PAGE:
When a pedal seizes, it is a mother to get off with other hex wrenches. Short ones rip a hole through the palm of your hand and long ones just flex. Not these bad boys. They are super stiff; zero flex. And the hand grip is perfect for your palm.

I recently had a pedal seize that I could not get off for the life of me. I had ripped my hands to shreds. I had heated the crank arms with a soldering iron. I had studied white papers on the laws of mechanical leverage. It was not budging...until I picked up one of these. It literally popped off in seconds after weeks of trying.

It is all about the right tool for the job. Get the 6mm for Mallets and the 8mm for Eggbeaters.

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Conner

Conner wrote a review of on July 6, 2012

4 5

This chain is pretty much a no-brainer for the price. It's not XTR hollow pin light, but it is comparable to mid-level chains. It's lighter than a SRAM-991 (292g) and just slightly heavier than a Shimano XT (283g). The only real weight gain is going to be in your wallet from saving some bills.

If you're riding frequently, you'll probably be changing your chain once or twice a year. Why not get one that gets the same job done for half the cost.

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Conner

Conner wrote a review of on July 6, 2012

5 5

Great little kit that gives you everything you need with space & weight savings (awesome idea to use the tire levers as the case caps), plus it takes a beating. I used to carry the Park Tool Tire & Tube Repair Kit in a Ziploc snack bag, but the tire levers would always end up ripping a hole in the bag over time. This case keeps everything together so it doesn't end up scattered all over inside your pack. It even has room for me to throw a SRAM power link inside too.

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Conner

Conner wrote a review of on July 6, 2012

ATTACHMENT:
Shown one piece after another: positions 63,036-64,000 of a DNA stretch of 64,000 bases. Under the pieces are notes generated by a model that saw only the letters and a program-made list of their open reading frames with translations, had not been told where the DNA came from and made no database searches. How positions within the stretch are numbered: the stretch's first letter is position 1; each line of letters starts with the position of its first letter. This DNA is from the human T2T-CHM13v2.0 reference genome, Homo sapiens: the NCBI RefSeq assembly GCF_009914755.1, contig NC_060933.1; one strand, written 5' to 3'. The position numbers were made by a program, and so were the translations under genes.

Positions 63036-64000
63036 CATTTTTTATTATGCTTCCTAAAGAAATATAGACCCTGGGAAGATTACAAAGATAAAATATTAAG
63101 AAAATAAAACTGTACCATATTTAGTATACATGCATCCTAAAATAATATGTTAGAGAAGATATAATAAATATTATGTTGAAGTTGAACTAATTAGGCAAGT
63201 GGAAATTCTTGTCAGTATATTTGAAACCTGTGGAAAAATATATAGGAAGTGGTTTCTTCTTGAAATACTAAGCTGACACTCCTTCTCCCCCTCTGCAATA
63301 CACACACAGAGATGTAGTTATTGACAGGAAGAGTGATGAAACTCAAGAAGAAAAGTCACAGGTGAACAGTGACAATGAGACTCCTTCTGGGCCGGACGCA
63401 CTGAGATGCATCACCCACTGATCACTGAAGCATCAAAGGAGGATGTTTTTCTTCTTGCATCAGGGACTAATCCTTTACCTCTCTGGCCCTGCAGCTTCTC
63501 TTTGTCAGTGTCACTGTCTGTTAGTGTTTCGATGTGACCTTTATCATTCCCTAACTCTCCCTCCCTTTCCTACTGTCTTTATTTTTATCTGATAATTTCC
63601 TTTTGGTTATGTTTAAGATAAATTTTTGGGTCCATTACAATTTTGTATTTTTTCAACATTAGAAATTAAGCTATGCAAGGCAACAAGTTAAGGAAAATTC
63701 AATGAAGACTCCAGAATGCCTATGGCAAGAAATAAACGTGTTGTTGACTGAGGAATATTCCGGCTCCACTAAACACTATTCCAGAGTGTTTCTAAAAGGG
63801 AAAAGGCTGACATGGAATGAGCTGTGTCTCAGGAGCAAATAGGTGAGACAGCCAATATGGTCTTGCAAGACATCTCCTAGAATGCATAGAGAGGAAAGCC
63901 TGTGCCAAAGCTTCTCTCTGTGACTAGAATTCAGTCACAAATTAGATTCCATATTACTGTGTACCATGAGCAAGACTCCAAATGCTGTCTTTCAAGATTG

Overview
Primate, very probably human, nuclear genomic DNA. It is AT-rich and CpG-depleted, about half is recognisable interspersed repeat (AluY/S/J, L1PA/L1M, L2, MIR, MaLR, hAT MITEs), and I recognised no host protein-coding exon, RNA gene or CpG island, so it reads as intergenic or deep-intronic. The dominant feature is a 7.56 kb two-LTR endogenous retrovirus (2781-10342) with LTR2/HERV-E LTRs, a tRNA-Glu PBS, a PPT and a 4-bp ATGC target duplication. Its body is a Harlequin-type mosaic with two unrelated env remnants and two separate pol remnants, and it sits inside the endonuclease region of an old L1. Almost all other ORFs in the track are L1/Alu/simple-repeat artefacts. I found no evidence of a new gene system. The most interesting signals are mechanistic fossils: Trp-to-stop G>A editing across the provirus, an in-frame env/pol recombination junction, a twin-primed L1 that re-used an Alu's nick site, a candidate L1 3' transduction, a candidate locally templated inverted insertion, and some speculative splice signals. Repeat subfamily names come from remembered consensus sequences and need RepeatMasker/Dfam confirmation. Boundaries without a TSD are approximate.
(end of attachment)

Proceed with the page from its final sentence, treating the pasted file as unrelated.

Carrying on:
4 5

Great little kit with everything you need to get yourself out of a flat (other than a pump). The Park Tool levers are super strong, but the plastic won't damage your rim. 3 is over kill though, so I leave one in the tool box and only carry 2 with me.

Wish it all came in a case or a pouch like the Lezyne Lever kit, but this is my back up/around town kit that I keep in my Lezyne Caddy which has organizational pockets for everything.

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Conner

Conner wrote a review of on July 6, 2012

5 5

I looked at several seat bags before settling on the Lezyne Caddy. Then I went back and forth on the large vs medium. The medium would probably hold everything needed inside, but it only has a Velcro pouch on the bottom. The large has the zippered pouch on the bottom like the pictures on Huck-n-Roll. It is technically there to hold your multi-tool, but like the H-n-R description says, it holds your cell phone perfectly. I can turn on Sports Tracks or My Tracks, and it picks up the GPS just fine from inside the Caddy.

The little organizational pockets on the inside are handy, but a bit tight. Takes some finesse to get the tire levers in. I use the money pocket to store my patch kit, a power link, and my air chuck. A tube and my multi-tool sit fine in the main compartment with room to add a bar or Gu if I want to cram it in.